Coherence among different microbial source tracking markers in a small agricultural stream with or without livestock exclusion practices
Wilkes, G., Brassard, J., Edge, T.A., Gannon, V., Jokinen, C.C., Jones, T.H., Marti, R., Neumann, N.F., Ruecker, N.J., Sunohara, M., Topp, E., Lapen, D.R. (2013). Coherence among different microbial source tracking markers in a small agricultural stream with or without livestock exclusion practices, 79(20), 6207-6219. http://dx.doi.org/10.1128/AEM.01626-13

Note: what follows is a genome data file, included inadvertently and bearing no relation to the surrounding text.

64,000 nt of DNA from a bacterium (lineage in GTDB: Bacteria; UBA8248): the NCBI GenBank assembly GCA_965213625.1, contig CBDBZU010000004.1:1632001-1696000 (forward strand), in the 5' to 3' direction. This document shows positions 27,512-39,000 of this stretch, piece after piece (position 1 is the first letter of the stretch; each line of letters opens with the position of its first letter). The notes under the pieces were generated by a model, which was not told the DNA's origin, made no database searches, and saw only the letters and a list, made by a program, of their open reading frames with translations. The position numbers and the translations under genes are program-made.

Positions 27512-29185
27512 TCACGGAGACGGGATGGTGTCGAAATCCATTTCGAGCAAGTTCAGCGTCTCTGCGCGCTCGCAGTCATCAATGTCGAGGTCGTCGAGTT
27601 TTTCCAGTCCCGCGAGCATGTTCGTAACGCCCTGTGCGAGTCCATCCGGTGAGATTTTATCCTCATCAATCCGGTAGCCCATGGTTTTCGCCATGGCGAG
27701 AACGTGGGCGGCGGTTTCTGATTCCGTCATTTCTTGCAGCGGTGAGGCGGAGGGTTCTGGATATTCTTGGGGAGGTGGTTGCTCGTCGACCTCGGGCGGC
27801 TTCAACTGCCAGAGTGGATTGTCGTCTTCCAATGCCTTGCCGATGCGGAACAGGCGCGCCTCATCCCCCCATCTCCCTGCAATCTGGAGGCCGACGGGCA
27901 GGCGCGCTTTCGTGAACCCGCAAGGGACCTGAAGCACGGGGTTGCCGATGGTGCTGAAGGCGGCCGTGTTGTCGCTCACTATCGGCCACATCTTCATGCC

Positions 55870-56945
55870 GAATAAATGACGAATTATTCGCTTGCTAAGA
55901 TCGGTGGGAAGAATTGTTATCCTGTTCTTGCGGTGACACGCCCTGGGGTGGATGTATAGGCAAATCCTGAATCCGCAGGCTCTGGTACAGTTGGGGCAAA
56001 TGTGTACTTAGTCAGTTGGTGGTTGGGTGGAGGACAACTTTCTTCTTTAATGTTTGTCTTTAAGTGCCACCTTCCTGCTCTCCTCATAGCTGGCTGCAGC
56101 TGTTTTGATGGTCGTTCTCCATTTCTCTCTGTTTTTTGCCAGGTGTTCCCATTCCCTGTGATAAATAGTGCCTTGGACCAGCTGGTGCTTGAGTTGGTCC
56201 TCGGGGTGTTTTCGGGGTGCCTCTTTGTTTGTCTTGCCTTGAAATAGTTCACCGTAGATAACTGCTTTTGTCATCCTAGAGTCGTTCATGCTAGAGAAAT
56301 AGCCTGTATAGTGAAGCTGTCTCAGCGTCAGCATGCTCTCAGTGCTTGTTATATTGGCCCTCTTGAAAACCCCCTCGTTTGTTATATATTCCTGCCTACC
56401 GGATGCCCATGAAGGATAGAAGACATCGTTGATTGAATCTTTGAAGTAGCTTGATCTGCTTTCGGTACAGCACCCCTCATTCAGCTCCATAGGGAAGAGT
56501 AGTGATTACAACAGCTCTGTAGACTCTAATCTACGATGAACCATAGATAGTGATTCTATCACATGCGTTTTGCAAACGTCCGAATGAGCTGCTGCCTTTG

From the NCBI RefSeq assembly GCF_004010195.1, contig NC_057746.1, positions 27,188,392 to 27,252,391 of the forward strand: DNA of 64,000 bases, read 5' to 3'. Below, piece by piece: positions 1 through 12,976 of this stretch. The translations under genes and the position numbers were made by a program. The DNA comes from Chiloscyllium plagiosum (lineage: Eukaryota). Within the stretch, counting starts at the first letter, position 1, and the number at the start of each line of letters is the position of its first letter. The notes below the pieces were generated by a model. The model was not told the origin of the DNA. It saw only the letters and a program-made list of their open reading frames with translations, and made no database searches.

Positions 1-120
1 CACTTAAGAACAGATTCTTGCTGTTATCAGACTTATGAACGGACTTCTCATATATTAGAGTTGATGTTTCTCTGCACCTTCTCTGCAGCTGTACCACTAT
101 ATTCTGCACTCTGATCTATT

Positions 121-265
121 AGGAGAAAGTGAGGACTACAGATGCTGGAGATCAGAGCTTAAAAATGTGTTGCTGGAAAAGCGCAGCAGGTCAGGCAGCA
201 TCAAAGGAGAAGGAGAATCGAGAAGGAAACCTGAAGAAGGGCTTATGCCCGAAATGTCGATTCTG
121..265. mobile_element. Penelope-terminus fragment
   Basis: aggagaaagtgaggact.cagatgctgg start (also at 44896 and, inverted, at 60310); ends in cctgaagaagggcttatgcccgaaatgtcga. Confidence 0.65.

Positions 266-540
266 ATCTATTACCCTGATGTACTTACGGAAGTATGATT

Over 1,400 water samples were collected biweekly over 6 years from an intermittent stream protected and unprotected from pasturing cattle. The samples were monitored for host-specific Bacteroidales markers, Cryptosporidium species/genotypes, viruses and coliphages associated with humans or animals, and bacterial zoonotic pathogens. Ruminant Bacteroidales markers did not increase within the restricted cattle access reach of the stream, whereas the ruminant Bacteroidales marker increased significantly in the unrestricted cattle access reach. Human Bacteroidales markers significantly increased downstream of homes where septic issues were documented. Wildlife Bacteroidales markers were detected downstream of the cattle exclusion practice where stream and riparian habitat was protected, but detections decreased after the unrestricted pasture, where the stream and riparian zone was unprotected from livestock. Detection of a large number of human viruses was shown to increase downstream of homes, and similar trends were observed for the human Bacteroidales marker. There was considerable interplay among biomarkers with stream flow, season, and the cattle exclusion practices. There were no to very weak associations with Bacteroidales markers and bacterial, viral, and parasitic pathogens. Overall, discrete sample-by-sample coherence among the different microbial source tracking markers that expressed a similar microbial source was minimal, but spatial trends were physically meaningful in terms of land use (e.g., beneficial management practice) effects on sources of fecal pollution. © 2013, American Society for Microbiology.
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